Report : Microsoft Was Close To Acquiring Nokia But Talks Broke Down
Technology pundits have long speculated that, one day, Microsoft would buy its way into manufacturing of its own mobile phones. Apparently that day came a lot closer to fruition than people had thought.
Microsoft’s acquisition of Nokia’s mobile phone business – the deal you probably assumed would happen sooner or later – has been scuppered before talks were even made public, according to a new report.
On Wednesday, the Wall Street Journal wrote that Microsoft has been engaged in “advanced talks” to snap up the Finnish mobile maker, but that those discussions have recently broken down and are not likely to resume.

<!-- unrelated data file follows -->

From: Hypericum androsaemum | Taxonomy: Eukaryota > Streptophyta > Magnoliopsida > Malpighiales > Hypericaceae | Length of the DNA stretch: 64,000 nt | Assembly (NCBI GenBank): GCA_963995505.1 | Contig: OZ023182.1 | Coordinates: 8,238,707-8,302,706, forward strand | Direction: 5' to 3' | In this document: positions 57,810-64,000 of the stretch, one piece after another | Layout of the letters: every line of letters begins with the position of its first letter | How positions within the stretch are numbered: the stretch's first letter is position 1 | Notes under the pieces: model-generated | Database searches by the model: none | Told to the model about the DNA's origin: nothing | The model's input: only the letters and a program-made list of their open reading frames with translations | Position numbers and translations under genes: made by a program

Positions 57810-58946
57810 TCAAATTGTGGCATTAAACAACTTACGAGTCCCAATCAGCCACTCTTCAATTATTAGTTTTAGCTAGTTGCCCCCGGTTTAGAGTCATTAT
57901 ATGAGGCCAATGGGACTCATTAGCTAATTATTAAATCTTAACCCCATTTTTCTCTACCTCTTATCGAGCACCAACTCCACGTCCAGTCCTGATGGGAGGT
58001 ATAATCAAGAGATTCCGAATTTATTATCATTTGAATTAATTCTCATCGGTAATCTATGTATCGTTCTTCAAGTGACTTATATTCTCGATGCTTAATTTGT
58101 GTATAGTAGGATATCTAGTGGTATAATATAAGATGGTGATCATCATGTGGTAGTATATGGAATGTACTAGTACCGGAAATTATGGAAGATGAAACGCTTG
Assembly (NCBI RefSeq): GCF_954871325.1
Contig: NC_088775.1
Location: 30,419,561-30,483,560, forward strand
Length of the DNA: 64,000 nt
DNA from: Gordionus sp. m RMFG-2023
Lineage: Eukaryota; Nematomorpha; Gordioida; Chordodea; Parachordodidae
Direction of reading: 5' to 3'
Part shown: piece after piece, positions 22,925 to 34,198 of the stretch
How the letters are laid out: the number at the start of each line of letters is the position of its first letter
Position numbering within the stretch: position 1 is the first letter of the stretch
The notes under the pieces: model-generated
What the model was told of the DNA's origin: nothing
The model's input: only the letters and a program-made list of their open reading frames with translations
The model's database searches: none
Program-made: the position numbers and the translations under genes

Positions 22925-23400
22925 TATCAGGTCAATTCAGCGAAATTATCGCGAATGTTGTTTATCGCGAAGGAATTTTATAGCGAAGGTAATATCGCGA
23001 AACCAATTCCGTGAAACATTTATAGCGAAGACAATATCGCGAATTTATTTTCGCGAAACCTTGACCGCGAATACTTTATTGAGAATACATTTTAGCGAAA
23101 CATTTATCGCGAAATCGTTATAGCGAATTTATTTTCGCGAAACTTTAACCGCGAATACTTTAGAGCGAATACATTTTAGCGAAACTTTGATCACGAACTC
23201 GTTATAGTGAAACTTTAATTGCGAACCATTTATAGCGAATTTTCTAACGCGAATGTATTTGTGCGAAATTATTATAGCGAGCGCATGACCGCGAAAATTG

The WSJ also adds that both companies were close to an oral agreement with Microsoft purchasing the device division of Nokia, using some of Redmond’s reported $66 billion held in off-shore businesses. That method would have let Microsoft avoid a hefty tax penalty for purchasing the massive phone maker.
The price was reportedly too high in Microsoft’s reckoning and the software giant was understood to be concerned by Nokia’s inability to mount a serious challenge to the likes of Apple and Samsung in the smartphone business. This may sound a little rich coming from Microsoft, but the addition of HTC to the ranks of top class smartphone makers and the recent return to form of Sony and BlackBerry has made Nokia an outside bet in the smartphone race.
Nokia’s smartphones exclusively use Microsoft Windows Phone software, under a deal the two companies struck two years ago.